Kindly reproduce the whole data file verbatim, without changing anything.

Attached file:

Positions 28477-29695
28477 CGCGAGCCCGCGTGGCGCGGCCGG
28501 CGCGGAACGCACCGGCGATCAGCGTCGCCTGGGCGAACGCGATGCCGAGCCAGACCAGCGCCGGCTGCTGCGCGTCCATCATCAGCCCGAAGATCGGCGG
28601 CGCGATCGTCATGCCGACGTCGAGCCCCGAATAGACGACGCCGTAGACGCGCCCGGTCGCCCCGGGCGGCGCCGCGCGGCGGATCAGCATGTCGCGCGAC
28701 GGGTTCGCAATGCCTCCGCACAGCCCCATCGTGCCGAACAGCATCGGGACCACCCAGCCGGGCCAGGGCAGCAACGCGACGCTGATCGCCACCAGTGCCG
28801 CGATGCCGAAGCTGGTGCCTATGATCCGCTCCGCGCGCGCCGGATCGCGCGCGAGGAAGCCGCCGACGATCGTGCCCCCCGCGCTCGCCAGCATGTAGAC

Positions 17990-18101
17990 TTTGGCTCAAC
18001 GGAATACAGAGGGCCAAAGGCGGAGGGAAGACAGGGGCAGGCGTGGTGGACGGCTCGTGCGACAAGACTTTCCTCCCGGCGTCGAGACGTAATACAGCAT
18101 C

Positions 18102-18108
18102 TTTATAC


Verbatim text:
Positions 28477-29695
28477 CGCGAGCCCGCGTGGCGCGGCCGG
28501 CGCGGAACGCACCGGCGATCAGCGTCGCCTGGGCGAACGCGATGCCGAGCCAGACCAGCGCCGGCTGCTGCGCGTCCATCATCAGCCCGAAGATCGGCGG
28601 CGCGATCGTCATGCCGACGTCGAGCCCCGAATAGACGACGCCGTAGACGCGCCCGGTCGCCCCGGGCGGCGCCGCGCGGCGGATCAGCATGTCGCGCGAC
28701 GGGTTCGCAATGCCTCCGCACAGCCCCATCGTGCCGAACAGCATCGGGACCACCCAGCCGGGCCAGGGCAGCAACGCGACGCTGATCGCCACCAGTGCCG
28801 CGATGCCGAAGCTGGTGCCTATGATCCGCTCCGCGCGCGCCGGATCGCGCGCGAGGAAGCCGCCGACGATCGTGCCCCCCGCGCTCGCCAGCATGTAGAC

Positions 17990-18101
17990 TTTGGCTCAAC
18001 GGAATACAGAGGGCCAAAGGCGGAGGGAAGACAGGGGCAGGCGTGGTGGACGGCTCGTGCGACAAGACTTTCCTCCCGGCGTCGAGACGTAATACAGCAT
18101 C

Positions 18102-18108
18102 TTTATAC